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Simultaneity in Cities








Simultaneity in Cities
‘An interchangeable and unrecognisable built environment’

Rotate and change the perspective.


The project was set-up as an exercise, a pilot for collective research, a dialogue with ten people in different ways. We invited eight people from different cities and disciplines a.o. graphic design, social anthropology and philosophy for a dialogue based on photography and short paragraphs, about places that don’t reveal where they are. We focussed on contextually conflicting transformations, where we find discontinuities, contradictions, paradoxes and dualities. Specific moments in the city where past, present and future meet; moments where the layers are encountering (or conflicting). This was very much attached to the topics of materiality, material trade and global formalisation of architecture, and questioning what if we continue to build like this, similar buildings and architectural styles in all our cities. What does it mean to have a homogeneous reality? What part of the identity gets lost in these projects? What kind of values remain? How do we recognise our cities?

We wrote four scenarios on the topic and experimented with different forms of dialogues.



Scenario 1 ‘Urban transformation as event*’
To observe a building being made, to experience (de)construction, to remember what was there when something is removed, the character of old and new materials, past and future identities. We have a special interest in contextually conflicting transformations, where we find discontinuities, contradictions, paradoxes and/or dualities.  *event: 1) the consequence of anything 2) that which happens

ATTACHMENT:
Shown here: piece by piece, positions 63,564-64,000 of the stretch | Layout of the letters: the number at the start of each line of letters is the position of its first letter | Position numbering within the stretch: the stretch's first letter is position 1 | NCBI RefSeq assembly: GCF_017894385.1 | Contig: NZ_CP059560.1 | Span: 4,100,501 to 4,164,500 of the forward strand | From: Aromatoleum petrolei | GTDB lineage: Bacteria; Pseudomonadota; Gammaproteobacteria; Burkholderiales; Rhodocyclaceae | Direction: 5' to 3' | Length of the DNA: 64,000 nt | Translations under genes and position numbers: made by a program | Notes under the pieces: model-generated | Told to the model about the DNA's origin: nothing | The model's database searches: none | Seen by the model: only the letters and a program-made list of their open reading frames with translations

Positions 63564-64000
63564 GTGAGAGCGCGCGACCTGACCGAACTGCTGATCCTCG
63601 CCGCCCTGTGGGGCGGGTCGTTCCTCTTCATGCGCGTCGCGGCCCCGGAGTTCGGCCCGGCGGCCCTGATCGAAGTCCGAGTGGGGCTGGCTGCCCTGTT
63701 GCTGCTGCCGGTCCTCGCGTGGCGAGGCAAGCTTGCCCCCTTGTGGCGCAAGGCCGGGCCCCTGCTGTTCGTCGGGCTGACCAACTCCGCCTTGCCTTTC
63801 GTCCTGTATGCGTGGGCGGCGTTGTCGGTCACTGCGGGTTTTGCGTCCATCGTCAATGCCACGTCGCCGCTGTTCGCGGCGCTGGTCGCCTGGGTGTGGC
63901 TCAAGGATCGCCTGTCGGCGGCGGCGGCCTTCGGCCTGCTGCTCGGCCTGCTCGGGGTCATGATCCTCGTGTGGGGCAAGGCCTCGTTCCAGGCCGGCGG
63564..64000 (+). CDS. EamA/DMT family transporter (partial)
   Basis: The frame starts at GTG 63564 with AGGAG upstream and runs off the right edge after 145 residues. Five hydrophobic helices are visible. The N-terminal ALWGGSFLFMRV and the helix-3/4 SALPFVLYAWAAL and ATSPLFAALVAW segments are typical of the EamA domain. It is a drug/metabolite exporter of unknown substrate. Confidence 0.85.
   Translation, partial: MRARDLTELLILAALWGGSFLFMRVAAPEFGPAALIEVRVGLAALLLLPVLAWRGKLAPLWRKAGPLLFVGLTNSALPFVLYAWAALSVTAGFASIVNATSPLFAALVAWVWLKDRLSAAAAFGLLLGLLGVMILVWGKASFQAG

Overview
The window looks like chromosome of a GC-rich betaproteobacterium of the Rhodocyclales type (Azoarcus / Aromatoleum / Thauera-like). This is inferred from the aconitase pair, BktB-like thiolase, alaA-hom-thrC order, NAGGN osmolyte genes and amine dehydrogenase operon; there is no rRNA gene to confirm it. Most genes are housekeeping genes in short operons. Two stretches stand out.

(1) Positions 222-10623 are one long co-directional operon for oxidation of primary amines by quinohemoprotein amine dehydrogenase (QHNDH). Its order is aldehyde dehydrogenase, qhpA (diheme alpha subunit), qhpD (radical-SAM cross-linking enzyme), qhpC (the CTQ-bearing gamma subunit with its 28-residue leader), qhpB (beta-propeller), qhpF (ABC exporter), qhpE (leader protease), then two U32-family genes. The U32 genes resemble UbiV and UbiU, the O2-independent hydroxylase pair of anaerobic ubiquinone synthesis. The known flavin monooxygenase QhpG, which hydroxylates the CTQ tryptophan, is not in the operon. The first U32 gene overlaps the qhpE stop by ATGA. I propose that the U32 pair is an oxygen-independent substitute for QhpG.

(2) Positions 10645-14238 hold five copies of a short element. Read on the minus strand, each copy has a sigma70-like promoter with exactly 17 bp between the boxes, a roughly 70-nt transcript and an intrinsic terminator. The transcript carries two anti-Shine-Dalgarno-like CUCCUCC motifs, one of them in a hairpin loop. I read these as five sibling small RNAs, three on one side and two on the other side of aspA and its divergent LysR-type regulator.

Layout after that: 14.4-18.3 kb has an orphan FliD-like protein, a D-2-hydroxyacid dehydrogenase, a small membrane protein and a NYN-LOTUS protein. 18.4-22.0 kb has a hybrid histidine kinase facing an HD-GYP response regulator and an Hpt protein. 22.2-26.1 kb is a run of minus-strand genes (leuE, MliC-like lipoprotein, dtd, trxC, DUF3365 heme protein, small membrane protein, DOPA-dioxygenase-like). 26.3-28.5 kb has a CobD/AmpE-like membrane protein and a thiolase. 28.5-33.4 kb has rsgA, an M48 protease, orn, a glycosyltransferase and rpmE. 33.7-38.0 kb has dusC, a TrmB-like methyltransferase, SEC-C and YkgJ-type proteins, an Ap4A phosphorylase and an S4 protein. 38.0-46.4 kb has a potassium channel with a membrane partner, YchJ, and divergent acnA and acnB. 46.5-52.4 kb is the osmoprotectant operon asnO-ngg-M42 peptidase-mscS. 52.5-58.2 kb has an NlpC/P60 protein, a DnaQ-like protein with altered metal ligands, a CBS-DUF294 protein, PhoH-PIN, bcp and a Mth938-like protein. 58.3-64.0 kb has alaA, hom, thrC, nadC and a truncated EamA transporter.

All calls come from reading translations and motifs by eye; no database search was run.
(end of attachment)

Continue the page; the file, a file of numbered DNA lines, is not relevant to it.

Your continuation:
Scenario 2 ‘Materiality’
To recognise something that doesn’t exist anymore in the same way as before. Replacements, traces, overlappings, change of value, change of use.

Scenario 3 “An object tossed from one country to another” (Lawrence Weiner)
If we look at a building we unconsciously believe that its materiality belongs to the place where it has been built. But what we might not have imagined, is that each different part has been released in different parts of the world.

Scenario 4 ‘Simulation of transformation’
We would like to focus on the simulation of transformation. It refers to all the ways and media needed to help public envisage of one development. How can people understand/imagine the impact of this transformation? How are the intentions for the development being communicated?

Simultaneity in Cities is part of

ROTATIVE RESEARCH
Reflections & reactions on urban transformation 

Self-initiated research on architectural representation on-site, the scale 1:1, the suggestion of space and the role of physical experience and imagination in architecture.

Type
Dialogue

Year
2017 

Contributors
Lidija Burcak (London), Noortje De Leij (Amsterdam), Ramon Landolt (Zürich), Eulalia Martin (Barcelona), Hannes Rutenfranz (Zürich), Pavle Stamenovic (Belgrade), Ljuba Slavkovic (Belgrade), Simone Trum (Rotterdam), rotative studio (Zürich, Rotterdam)


Cities
Amsterdam, Barcelona, Belgrade, Berlin,  Milano, Maastricht, Noto, Palermo, Rome, Rotterdam, Seoul, Tokyo, Zürich andmore